This news alone should drive the market 200 points:

Rep. Barney Frank (D-Mass.) will announce Monday that he is not seeking re-election, a spokesman said Monday morning.

Frank, the ranking member of the House Financial Services Committee was the architect with Sen. Chris Dodd (D-Conn.) of the sweeping financial reform bill that bears their names.

If there is any one single individual who is the face of blame for the housing bubble and the resulting recession, it’s Barney Frank.

Very good news that this man is retiring.

Mortgage Refinance Program: Part II

The current economic condition was brought about by housing.   Housing costs and a housing bubble.  The result is that we find an enormous problem with hundreds of thousands of people facing foreclosure. And until that problem is cured, we may never truly begin to see a real path to recovery.

These people are suffering.  They’re going to bed at night with that pit i their stomach wondering how they’re gonna make the next payment.  How they’re gonna avoid having the phone shut off.  How they’re gonna make winter.  There is fear and apprehension and stress.  I get it.  And I don’t wanna diminish it.   But those feelings are never, ever, really gonna go away until they’re addressed.  Not just contained, but addressed.

I went to school in Marshall, MN, home of Schwanna’s Ice Cream and Red Barron pizza.

I met Mr. Schwann by the way.  He dropped out of school in the eighth grade before founding his company.  I tended bar at the hotel he liked to have his Christmas Parties at.  His favorite thing was to tell me to watch how his executives would “run on the bar” in an effort to drink what he was drinking.  The worst was when he landed on CC and water with a rind of lemon.  I never cut so many lemon rinds in my life!

My major was Mathematics.  Not math, but Mathematics.  In calc I found myself in class with a bunch of non-math majors.  And they were struggling.  Some just wanted to pass and get the req out of the way.  Others were earnestly interested in learning calculus.  I gravitated towards those kids.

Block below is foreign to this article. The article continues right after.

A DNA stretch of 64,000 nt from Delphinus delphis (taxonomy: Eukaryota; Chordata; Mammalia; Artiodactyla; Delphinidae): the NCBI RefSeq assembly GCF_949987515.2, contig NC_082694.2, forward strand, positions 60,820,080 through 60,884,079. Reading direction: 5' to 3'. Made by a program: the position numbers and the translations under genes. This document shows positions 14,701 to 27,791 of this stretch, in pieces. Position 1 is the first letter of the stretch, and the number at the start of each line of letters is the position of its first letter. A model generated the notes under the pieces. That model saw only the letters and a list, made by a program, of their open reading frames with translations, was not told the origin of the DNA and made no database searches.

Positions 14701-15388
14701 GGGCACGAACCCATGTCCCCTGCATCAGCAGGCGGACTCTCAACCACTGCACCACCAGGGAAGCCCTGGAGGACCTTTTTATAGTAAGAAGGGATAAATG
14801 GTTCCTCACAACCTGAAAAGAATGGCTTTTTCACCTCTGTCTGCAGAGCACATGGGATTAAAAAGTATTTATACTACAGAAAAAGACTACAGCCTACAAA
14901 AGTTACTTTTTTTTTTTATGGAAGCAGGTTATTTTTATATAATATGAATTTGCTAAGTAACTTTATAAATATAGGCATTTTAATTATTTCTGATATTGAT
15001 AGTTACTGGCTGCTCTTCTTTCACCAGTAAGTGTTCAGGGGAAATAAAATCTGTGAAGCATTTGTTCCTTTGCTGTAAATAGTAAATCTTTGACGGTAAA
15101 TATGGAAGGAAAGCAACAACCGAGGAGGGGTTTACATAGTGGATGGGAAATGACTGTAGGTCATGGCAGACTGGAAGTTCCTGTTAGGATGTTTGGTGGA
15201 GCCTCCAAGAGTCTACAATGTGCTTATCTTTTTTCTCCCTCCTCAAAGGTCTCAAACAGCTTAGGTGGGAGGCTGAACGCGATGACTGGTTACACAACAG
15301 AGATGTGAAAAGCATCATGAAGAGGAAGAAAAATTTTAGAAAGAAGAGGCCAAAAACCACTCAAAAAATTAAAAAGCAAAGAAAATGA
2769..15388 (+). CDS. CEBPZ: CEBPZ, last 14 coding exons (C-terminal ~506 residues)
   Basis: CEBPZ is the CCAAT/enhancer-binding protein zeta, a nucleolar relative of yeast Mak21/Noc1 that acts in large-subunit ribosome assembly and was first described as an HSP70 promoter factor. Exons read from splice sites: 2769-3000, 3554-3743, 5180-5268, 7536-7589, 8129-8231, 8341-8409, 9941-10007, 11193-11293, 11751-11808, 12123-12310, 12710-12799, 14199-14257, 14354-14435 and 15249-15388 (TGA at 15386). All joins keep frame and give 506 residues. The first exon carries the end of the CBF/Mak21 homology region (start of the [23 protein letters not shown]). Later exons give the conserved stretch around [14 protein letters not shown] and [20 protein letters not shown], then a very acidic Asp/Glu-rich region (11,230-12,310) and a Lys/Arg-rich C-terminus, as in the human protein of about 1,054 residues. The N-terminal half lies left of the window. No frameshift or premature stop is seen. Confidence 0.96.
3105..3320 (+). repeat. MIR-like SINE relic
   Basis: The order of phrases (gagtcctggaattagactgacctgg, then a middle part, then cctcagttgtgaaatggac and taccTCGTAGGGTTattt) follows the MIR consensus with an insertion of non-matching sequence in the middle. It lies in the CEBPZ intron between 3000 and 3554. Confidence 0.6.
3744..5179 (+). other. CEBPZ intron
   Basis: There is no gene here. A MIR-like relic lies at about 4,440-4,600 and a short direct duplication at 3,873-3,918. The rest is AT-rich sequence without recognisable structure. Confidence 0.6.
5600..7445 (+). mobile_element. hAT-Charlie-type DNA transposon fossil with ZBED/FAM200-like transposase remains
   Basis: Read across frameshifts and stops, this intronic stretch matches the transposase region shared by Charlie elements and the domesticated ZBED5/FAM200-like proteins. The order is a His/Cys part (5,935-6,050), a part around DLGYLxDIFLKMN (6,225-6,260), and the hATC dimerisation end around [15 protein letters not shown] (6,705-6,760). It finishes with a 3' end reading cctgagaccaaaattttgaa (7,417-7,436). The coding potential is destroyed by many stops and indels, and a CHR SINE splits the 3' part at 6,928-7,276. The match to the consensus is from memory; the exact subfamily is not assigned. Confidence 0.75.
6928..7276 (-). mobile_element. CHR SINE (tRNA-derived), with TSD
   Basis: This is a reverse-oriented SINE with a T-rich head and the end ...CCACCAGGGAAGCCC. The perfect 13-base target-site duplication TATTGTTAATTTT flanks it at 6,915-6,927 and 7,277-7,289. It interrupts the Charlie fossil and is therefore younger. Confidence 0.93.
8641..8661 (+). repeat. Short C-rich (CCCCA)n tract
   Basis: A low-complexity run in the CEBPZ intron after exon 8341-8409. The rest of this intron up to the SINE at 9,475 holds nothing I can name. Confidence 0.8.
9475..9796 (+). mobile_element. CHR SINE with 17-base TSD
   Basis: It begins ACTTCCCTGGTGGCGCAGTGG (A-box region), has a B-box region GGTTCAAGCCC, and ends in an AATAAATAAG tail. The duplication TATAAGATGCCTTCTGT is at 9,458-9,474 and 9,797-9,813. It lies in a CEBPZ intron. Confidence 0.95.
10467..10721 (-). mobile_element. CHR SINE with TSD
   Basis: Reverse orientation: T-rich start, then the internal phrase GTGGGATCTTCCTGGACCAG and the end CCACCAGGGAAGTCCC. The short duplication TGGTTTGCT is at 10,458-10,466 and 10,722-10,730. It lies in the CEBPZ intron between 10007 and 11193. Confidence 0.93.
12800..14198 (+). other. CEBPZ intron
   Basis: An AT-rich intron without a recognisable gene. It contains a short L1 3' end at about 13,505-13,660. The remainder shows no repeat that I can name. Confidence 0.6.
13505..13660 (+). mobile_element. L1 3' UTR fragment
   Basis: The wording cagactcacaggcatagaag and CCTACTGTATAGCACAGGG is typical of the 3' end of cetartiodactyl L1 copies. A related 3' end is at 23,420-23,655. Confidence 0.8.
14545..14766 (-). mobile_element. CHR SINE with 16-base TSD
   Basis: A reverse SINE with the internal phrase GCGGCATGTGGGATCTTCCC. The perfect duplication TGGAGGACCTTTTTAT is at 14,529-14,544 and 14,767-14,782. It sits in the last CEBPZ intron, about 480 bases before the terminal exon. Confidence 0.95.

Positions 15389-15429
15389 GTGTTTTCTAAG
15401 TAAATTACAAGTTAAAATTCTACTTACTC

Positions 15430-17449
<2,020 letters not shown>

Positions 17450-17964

We would study forever.  I’ve found that math is learned in a series of ramps and plateaus.  That is, forward progress is made steadily until such a time as a specific concept is hit that prevents further and deeper understanding.  And until that plateau is addressed, not contained, further learning can not occur.  The gifted teachers have a grasp of plateau identification and remediation.  Anyway, the same process holds true in other aspects of life.

And home finances are one of them.  Which is my very long way of saying that just giving someone the answers to the calc exam isn’t going to help them understand calculus.  And neither is forgiving mortgages going to help people address their home finance situation:

WASHINGTON — The federal government’s expansion of a mortgage refinancing program could reduce the monthly payments of up to one million homeowners, but analysts said the modest scope of the plan meant it would probably do little to heal the housing market or help the broader economy.

The effort, built on sweeping voluntary agreements with the mortgage industry to let people refinance even if their homes have declined in value, reflects a new White House emphasis on economic measures that do not require Congress to overcome its bitter partisan divisions.

It also maintains a choice President Obama made in the early days of his administration to focus on reducing monthly payments rather than on the amounts that borrowers owe, the latter being what a growing number of liberal and conservative economists consider necessary to resolve the problem.

I resonate with the plight.  I get the desire to help.  But this isn’t helping.  This is enabling.  And until true and serious lessons are learned, nothing will change:

Treasury has publicly estimated that the redefault rate on HAMP permanent mods will be 40% over five year. Now, just one year into permanent mods, we have already reached a 21% redefault rate. There is no indication that the redefault rate is plateauing, and no reason to think that it will.